TRUTH (and consequences) IN ADVERTISING

There was a sign on my supermarket cart: “Does the pain in your back ease up as you push this cart?” I suddenly realized my usually aching back did feel better. I thought maybe they’ve invented therapeutic carts, but the second line read, “If it does, you may have spinal stenosis” and then gave the name of a clinic I should contact immediately. Talk about unsettling advertising.
U.S. companies spend about $250 billion a year to pitch their products, often with unsettling ads. A pharmaceutical firm promises relief from a minor ailment, but then mentions a long list of the possible side effects of their medicine beginning with diarrhea and ending with suicidal tendencies. Don’t they realize they’re scaring the bejeebers out of us, especially if we’re already taking their overpriced concoction?
A comical radio skit I once heard poked fun at the this lack of empathy in our commercial world. First, a staid BBC announcer delivers news of the imminent end of the world: “It is with deep regret we report the earth and all its inhabitants will be destroyed by a meteor in 24 hours. All BBC programming will be cancelled following that event.” And then we hear how the same news is presented in the U.S.A. “Here’s a bulletin, just in,” the American newscaster shouts. “It’s been confirmed by White House sources and Judge Judy, the world is ending tomorrow at noon. And now a word from our sponsor.”
Many years ago roving salesmen were known as “drummers” because they beat bass drums to announce their arrival in village squares. Similar primitive advertising was still going on when I was a boy. The local fishmonger, leading a horse-drawn wagon loaded with ice and the latest catch, would get neighborhood housewives’ attention by blowing a large tin horn and shouting “Fresh fish!” The knife and scissors sharpener’s truck had melodious chimes and the Good Humor man rang his bells.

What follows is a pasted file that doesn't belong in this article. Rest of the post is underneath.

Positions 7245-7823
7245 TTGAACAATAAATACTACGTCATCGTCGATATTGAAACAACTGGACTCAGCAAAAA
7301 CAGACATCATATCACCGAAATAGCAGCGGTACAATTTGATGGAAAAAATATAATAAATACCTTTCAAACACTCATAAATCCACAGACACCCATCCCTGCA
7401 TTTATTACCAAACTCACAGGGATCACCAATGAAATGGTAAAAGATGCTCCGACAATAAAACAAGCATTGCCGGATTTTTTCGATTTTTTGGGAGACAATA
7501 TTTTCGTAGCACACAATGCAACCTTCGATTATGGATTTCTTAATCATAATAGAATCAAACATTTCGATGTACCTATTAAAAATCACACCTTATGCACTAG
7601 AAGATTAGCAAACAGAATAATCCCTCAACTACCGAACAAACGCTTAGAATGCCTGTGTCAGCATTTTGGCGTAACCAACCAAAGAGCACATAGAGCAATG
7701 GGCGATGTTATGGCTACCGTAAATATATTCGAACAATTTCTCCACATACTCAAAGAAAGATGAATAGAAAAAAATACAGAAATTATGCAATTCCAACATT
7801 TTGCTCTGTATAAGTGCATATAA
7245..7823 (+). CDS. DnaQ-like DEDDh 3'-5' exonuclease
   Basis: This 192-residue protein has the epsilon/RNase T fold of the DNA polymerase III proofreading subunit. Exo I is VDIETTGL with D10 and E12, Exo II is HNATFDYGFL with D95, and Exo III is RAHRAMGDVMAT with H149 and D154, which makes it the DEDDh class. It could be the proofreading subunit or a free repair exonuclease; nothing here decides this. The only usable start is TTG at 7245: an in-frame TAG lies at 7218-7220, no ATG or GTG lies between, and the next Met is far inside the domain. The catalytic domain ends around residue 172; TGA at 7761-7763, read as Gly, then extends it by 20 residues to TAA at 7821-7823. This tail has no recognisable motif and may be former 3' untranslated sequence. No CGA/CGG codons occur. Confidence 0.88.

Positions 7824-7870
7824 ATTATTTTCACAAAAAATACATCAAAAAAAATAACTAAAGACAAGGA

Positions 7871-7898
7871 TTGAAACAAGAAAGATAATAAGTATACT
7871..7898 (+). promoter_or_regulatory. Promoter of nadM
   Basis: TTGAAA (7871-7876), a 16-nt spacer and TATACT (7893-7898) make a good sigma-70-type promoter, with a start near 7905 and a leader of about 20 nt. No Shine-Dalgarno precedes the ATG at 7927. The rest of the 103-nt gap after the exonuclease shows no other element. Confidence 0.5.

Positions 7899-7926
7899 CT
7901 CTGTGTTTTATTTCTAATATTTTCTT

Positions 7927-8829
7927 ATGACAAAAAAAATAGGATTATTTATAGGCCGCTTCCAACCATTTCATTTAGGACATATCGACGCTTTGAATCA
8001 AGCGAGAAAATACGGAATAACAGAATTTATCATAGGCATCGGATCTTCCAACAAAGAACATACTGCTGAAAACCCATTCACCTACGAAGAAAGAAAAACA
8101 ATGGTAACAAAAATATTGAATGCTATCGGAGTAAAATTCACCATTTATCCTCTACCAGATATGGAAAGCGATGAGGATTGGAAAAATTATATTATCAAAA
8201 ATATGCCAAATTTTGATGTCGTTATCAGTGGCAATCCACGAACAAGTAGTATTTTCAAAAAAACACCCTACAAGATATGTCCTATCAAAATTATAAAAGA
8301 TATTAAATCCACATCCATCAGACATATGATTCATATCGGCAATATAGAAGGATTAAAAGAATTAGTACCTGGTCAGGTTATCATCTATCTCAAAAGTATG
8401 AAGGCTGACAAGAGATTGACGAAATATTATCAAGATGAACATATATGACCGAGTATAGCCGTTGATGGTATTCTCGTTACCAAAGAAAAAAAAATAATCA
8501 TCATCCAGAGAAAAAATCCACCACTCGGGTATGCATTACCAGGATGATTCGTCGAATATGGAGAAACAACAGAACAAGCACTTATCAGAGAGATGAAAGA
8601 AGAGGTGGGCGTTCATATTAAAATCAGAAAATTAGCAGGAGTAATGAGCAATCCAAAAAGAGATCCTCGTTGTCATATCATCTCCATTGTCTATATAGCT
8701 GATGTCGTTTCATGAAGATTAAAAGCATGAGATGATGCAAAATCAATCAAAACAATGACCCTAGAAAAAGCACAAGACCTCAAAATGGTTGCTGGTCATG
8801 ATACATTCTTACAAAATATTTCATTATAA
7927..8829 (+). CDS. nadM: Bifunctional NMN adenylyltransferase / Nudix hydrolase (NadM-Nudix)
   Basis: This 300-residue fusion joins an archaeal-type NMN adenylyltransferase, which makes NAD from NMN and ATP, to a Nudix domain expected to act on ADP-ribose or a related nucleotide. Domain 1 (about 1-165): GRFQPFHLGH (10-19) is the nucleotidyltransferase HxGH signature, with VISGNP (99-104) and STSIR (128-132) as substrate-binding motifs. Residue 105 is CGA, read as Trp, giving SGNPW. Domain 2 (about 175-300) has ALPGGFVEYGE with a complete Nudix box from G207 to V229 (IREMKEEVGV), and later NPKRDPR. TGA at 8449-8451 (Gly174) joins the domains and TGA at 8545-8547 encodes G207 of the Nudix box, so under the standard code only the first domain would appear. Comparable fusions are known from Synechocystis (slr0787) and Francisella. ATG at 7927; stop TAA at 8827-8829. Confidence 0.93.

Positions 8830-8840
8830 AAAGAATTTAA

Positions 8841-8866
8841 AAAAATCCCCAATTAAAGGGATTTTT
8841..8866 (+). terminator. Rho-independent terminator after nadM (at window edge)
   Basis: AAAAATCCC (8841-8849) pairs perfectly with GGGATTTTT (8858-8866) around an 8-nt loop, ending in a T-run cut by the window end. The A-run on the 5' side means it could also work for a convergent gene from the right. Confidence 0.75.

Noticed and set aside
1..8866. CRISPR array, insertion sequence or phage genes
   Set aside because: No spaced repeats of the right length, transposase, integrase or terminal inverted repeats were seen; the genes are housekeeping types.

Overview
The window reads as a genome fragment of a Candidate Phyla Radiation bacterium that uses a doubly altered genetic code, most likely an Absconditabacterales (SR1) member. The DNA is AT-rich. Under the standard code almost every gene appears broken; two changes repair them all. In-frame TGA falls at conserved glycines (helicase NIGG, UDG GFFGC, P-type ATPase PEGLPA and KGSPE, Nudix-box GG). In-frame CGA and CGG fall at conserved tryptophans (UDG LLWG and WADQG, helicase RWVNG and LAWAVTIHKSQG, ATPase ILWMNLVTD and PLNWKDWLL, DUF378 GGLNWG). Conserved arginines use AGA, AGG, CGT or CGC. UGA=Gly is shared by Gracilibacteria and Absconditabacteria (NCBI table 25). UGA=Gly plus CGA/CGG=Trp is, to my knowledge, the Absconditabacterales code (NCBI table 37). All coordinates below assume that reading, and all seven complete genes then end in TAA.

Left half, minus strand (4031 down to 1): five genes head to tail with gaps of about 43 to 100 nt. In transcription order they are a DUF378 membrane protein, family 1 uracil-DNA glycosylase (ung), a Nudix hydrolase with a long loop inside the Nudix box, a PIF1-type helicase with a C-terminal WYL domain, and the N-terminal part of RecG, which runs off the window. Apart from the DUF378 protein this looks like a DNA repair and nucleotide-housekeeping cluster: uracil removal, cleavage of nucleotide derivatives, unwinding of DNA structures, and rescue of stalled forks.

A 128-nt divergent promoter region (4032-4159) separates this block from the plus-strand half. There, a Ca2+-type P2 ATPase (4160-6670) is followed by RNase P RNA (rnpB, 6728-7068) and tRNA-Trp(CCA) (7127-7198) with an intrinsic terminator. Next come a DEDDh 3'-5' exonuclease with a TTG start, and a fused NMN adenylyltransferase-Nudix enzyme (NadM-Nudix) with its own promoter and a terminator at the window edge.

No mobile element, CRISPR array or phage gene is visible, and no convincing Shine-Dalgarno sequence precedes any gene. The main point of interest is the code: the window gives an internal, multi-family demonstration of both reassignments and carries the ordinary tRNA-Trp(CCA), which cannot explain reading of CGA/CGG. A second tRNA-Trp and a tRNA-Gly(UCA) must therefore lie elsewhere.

Virtual signage is fairly new and rather sneaky. The billboards you see behind the batter when you’re watching a ballgame on TV aren’t what they seem to be. Stadium fans don’t see the ads. They only exist on TV and aren’t the same for all viewers. A Yankee Stadium sign might ballyhoo one product for New York viewers and something else for those watching the game on their sets in Boston.
I must admit I find the commercials on the high numbered TV channels quite fascinating. There are so many interesting products: Indestructible glareproof sunglasses and night vision binoculars; solar-powered lanterns, security lights and bug killers; sealants for leaky basements and rowboats and unkinkable garden hoses. There are new miracle gadgets every week and, amazingly, most cost the same $19.95. But wait! Suddenly, they’re BOGO or toofer as we used to say, and often with free shipping. It’s all so tempting. I really don’t need them but the two razor sharp knives at $19.95 total plus free shipping and a six month supply of bandages should be arriving any day now.

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